The finished canvas depicting The Flagellation of Christ painted by Peter Paul Rubens in c. 1617 hangs in the Antwerp church of St Paul, formerly the church of the Dominicans. Rubens made this modello (oil sketch) that is kept in the Ghent museum in preparation for his monumental painting. His expressive idiom show to beautiful advantage on this small panel: there is a stark contrast between the suffering body of Christ and his brutal torturers. The Antwerp canvas is part of a series of 15 works of art by eleven artists, all of which have been preserved. The other artists include Maerten de Vos, Anthony van Dyck and Jacob Jordaens. The series is devoted to the so-called "Mysteries of the Rosary" and is still hanging in the same place for which it was made, a rarity these days.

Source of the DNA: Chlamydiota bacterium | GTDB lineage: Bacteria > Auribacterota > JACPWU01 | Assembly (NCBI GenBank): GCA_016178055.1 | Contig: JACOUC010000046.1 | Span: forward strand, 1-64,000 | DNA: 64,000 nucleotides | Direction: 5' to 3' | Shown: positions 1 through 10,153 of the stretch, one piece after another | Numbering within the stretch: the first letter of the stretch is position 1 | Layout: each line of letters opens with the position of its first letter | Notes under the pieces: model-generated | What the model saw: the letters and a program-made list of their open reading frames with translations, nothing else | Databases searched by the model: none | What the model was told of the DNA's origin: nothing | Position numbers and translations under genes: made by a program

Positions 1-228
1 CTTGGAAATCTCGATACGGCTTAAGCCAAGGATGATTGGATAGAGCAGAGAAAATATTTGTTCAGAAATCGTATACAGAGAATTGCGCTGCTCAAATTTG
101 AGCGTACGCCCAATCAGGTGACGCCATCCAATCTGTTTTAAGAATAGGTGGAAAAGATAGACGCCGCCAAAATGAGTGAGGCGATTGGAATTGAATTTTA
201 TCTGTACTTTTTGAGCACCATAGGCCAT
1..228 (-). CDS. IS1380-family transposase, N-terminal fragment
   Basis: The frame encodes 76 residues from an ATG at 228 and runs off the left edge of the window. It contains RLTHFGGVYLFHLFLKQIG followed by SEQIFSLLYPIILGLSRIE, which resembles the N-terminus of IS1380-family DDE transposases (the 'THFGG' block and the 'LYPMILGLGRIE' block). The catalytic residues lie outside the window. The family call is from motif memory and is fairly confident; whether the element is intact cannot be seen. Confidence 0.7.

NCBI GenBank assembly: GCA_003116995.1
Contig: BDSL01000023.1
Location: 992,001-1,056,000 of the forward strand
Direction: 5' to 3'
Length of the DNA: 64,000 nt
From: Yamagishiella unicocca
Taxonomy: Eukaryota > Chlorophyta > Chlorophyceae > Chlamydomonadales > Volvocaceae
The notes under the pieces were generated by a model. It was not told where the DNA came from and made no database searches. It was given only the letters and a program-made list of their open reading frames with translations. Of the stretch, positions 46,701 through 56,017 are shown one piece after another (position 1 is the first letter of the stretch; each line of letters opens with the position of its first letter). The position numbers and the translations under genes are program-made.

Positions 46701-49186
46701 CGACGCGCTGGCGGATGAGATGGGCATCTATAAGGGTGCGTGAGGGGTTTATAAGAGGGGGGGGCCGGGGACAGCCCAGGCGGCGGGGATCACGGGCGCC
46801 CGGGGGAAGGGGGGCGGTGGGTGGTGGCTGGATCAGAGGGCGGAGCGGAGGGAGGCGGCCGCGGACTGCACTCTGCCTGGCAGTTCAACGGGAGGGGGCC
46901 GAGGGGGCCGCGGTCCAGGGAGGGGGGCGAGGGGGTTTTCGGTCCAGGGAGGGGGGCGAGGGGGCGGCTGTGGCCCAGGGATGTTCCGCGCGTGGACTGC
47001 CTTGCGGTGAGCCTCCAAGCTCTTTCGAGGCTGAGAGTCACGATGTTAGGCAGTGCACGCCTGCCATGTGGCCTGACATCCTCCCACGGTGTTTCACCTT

In the age of Rubens, there were several stages in the process of producing a painting. Between being commissioned for a painting and its completion, the first stage was frequently a quick sketch or "crabbelingh". Next, the artist would often make a more elaborate sketch in oils, like this example. For an artist such as Rubens, this sketch was the most important stage of the process. In his eyes, the concept, which he called the "vinding" (literally, "finding", but better translated as "design") of a painting was essential. This concept was laid down in an oil sketch or modello. After the modello, the painter would make all sorts of detail studies, e.g. of heads and architectural details. Rubens, and many other masters, often let their workshop assistants and collaborators execute parts of the actual painting.
SizeH: 37,4 cm
MediumOil on panel